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For Release:
May 22, 2007

Fred M. Jacobs, M.D., J.D.

For Further Information Contact:
Thomas Slater

National Experts to Speak at Conference on Heart Attack Care “From Sirens to Balloons: Optimizing Myocardial Infarction Care in New Jersey”


Heart attack patients must receive quick, effective medical treatment if they are to have the greatest chance of survival.  But what is the best way to ensure that each heart attack patient gets the right care as soon as possible?             


National experts in the triage, transport and care of cardiac patients will discuss this issue at a May 30 conference in New Brunswick, “From Sirens to Balloons:  Optimizing Myocardial Infarction Care in New Jersey.”


The conference is sponsored by the Cardiovascular Health Advisory Panel of the New Jersey Department of Health and Senior Services, the American Heart Association, the New Jersey Chapter of the American College of Cardiology, and the New Jersey Hospital Association.


"We are committed to making New Jersey a leader in treating people with acute heart attack, said Health and Senior Services Commissioner Fred M. Jacobs, M.D., J.D.  “Over the years, the Department expanded the number of hospitals that can provide emergency angioplasty – a life-saving treatment used to open blocked coronary arteries in people having heart attacks.


“Now, it’s time to take a closer look at the best available techniques for reducing the time from first heart attack symptoms to delivery of angioplasty. This conference will give everyone involved in patient triage, transport and care an opportunity to learn from the experts,” he added.  


During angioplasty, a tiny catheter with a balloon on the end is inserted into the patient’s artery and advanced to the blocked coronary artery running on the surface of the heart.  The balloon is then inflated, pushing the obstruction out of the way and opening the artery.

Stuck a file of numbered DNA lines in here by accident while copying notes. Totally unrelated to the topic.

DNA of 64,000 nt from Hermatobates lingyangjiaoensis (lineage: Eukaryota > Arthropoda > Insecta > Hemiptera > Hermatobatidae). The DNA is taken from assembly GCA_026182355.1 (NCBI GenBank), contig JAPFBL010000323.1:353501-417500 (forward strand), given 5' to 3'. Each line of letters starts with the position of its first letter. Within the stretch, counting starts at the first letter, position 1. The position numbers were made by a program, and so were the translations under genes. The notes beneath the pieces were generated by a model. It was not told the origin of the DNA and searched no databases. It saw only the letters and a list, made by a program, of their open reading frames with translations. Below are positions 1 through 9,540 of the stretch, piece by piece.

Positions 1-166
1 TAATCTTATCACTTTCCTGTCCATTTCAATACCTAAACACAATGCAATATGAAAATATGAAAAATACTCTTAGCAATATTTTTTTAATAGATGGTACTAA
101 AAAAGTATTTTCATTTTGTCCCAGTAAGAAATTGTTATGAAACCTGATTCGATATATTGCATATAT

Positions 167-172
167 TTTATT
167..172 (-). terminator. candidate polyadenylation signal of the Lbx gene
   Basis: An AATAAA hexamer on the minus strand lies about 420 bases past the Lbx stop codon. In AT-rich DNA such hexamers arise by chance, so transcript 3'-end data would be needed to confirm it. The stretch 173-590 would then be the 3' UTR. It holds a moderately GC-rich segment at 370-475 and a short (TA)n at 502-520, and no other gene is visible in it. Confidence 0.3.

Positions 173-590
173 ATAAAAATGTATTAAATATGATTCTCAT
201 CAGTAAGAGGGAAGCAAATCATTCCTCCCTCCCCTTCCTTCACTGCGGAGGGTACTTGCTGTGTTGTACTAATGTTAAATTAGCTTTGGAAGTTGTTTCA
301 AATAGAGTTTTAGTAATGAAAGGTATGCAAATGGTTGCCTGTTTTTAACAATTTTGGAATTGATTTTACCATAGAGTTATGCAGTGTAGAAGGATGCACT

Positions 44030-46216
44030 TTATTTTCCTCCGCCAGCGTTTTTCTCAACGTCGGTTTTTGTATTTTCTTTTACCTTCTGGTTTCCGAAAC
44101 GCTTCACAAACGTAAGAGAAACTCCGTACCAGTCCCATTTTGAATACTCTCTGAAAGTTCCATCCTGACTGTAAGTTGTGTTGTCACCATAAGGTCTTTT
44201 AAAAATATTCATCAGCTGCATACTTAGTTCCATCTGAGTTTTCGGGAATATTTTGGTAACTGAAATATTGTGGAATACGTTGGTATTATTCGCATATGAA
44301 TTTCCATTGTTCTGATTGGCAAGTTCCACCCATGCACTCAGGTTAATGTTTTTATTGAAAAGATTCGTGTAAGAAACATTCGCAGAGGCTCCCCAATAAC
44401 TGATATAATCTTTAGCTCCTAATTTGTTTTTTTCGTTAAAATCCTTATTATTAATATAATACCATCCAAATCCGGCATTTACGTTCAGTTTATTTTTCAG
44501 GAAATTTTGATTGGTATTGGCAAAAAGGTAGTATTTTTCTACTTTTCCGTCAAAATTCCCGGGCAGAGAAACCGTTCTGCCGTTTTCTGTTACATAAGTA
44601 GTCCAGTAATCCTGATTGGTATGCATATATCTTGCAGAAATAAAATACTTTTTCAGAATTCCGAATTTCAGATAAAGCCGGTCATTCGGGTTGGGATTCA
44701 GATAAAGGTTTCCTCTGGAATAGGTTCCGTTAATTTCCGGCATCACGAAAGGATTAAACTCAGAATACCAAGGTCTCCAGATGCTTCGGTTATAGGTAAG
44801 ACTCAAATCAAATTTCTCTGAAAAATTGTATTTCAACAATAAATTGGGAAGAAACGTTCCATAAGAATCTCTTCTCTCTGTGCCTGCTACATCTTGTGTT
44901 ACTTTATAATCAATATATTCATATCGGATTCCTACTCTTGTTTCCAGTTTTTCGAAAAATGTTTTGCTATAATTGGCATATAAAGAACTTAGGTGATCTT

Most states regulate the procedure, which must be done in a specially equipped catheterization lab in a hospital.  DHSS licenses 42 New Jersey hospitals to provide emergency angioplasty.  Patients who go to non-angioplasty hospitals can be given other medical treatments – such as clot-dissolving drugs -- or be transferred to a hospital that does perform the procedure.


The State of Maryland is now developing emergency medical services (EMS) protocols that would be used to formally triage patients having heart attacks.  Using these protocols, EMS workers would take a patient directly to the most appropriate hospital for treatment of his or her condition, even if it’s not the closest hospital.


The executive director of the Maryland Institute for Emergency Medical Services Systems is a featured speaker at the conference.  Robert Bass, M.D. will discuss the ideal emergency medical response system for heart attack patients, the best pre-hospital and emergency department practices, and strategies for triaging patients.


Harlan Krumholz, M.D, professor of medicine and epidemiology at Yale University, will present on, “Pressure Points – Strategies that make a Difference.” He will discuss opportunities in the care process to reduce time to treatment and the changes that would be required to improve the process, as well as the feasibility of spurring change across multiple hospitals.


Other featured speakers are:


  • David Faxon, M.D., a past president of the American Heart Association, speaking on “Acute Myocardial Infarction – Mapping an Ideal Path.”
  • Mark Merlin, D.O., EMT-P, medical director of Robert Wood Johnson Emergency Medical Services at the Robert Wood Johnson Medical School, and chair of the New Jersey Mobile Intensive Care Advisory Committee, speaking on “EMS in New Jersey – Current Structure and Status.”
  • Charles Dennis, M.D., chairman of the Commissioner’s Cardiovascular Health Advisory Panel, speaking on “Where Do We Go from Here – MI Care in New Jersey.”


William Tansey, M.D., a member of the Commissioner’s Cardiovascular Health Advisory Panel, will serve as moderator.  Commissioner Jacobs will give opening remarks for the conference.


Cardiologists and emergency department physicians, paramedics and other emergency medical services workers, hospital officials, and those interested in health care policy are invited to attend the conference. Continuing medical education credits are available.


To pre-register, call 609-223-3733 or e-mail


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